But politicians should always remember that constitutions are not magic bullets. They should address realistic goals and manage the expectations that a constitution-making process can create in the population. Also, they need to make sure that the constitution-making process does not prevent bipartisan agreements to advance the social agenda to respond to most of the demands. Otherwise, politicians may be postponing the problems that triggered the crisis, and the crisis may detonate again in the future.


SUGGESTED CITATION  Verdugo, Sergio: The Chilean Political Crisis and Constitutions as Magic Bullets: How to Replace the Chilean Constitution?, VerfBlog, 2019/11/04, https://verfassungsblog.de/the-chilean-political-crisis-and-constitutions-as-magic-bullets/, DOI: 10.17176/20191104-162816-0.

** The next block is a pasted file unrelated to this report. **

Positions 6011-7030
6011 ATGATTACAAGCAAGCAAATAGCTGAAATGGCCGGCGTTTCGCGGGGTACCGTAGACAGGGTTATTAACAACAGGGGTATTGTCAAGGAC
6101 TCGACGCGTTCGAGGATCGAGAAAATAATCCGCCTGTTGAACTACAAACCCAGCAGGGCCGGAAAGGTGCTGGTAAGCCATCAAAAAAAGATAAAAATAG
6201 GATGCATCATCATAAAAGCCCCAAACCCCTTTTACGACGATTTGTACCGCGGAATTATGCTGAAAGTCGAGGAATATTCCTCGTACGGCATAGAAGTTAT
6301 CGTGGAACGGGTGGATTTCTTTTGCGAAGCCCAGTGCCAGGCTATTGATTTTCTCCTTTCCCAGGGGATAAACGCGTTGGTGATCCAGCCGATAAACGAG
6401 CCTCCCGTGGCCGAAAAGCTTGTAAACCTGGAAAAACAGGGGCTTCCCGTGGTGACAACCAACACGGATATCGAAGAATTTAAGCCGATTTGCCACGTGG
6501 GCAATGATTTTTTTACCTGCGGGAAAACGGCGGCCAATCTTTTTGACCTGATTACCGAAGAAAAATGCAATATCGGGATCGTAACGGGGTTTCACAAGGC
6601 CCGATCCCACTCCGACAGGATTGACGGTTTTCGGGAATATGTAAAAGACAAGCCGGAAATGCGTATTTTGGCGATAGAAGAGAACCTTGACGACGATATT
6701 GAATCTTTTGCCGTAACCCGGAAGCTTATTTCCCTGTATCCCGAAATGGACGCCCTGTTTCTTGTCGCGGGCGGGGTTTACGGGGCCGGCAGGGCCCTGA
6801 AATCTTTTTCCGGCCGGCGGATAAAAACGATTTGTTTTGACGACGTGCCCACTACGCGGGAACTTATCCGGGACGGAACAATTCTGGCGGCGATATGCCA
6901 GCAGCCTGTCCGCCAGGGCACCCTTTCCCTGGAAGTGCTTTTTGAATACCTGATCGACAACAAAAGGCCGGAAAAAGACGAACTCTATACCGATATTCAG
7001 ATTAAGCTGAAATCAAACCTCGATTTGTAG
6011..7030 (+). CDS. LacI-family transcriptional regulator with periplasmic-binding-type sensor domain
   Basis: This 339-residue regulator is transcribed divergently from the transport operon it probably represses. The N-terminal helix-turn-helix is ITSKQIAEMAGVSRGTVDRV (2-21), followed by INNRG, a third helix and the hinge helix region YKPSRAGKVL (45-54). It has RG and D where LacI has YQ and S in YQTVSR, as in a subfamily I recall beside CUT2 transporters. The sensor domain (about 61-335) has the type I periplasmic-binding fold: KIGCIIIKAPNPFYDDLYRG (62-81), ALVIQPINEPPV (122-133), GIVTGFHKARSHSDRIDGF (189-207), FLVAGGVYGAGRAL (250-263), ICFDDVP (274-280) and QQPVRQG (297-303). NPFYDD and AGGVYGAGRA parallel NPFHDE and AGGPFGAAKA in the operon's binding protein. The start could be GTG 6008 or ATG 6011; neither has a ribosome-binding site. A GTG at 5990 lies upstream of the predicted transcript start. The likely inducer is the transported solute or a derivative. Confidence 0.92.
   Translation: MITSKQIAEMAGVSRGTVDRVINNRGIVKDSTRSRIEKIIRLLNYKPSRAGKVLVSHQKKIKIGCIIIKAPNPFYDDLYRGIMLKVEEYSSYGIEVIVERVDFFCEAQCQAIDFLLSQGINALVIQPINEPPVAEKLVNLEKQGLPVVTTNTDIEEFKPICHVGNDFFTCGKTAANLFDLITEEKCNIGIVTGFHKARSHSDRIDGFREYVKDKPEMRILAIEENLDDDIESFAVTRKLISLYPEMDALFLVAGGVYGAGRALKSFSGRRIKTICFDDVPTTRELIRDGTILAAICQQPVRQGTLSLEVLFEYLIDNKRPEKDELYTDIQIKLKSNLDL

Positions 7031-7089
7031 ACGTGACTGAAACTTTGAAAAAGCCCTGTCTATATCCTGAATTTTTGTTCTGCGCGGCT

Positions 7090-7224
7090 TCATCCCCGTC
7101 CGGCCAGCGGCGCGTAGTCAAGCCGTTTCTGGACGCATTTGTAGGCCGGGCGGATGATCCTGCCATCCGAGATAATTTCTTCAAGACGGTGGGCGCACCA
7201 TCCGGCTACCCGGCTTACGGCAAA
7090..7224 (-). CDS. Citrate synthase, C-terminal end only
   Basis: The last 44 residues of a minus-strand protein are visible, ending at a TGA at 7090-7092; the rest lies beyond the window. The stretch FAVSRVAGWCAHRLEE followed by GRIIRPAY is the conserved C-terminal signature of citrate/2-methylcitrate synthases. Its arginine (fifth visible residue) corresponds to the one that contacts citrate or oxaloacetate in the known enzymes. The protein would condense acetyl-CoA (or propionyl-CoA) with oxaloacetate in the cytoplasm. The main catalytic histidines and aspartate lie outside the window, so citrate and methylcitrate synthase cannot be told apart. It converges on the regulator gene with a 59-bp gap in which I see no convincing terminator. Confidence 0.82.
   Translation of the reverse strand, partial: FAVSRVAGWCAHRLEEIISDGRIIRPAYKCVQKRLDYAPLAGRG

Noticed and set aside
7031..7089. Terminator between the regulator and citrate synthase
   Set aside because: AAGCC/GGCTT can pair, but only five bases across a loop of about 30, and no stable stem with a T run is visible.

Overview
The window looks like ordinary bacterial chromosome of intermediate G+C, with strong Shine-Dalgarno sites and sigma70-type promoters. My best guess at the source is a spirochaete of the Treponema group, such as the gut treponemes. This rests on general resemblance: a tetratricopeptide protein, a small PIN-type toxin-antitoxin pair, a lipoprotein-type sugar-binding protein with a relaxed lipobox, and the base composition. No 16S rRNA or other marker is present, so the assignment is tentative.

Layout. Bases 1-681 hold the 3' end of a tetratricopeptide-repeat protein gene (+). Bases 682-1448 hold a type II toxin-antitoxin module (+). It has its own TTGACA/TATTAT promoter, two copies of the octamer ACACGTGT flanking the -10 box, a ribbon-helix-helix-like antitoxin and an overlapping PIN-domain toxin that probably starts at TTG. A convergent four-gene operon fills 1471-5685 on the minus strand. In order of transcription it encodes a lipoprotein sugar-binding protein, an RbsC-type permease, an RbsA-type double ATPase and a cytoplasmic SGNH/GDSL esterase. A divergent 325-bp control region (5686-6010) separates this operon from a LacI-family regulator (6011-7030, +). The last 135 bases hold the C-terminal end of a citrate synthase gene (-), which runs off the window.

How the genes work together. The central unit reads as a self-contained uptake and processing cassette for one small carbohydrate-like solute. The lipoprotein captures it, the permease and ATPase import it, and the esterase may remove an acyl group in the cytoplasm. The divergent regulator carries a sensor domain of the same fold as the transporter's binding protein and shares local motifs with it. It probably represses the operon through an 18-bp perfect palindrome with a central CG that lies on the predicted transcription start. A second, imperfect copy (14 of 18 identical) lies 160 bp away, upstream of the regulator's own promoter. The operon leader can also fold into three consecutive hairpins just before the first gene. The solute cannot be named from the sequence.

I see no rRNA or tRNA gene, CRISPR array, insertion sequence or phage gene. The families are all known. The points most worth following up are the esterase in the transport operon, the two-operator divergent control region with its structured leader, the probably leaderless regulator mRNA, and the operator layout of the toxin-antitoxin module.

One Comment

  1. […] of social rights won’t be sufficient to satisfy the demands—after all, as one of us has argued, constitutions are not magic bullets—and that Chilean legislators must continue advancing social reforms, a constitutional replacement […]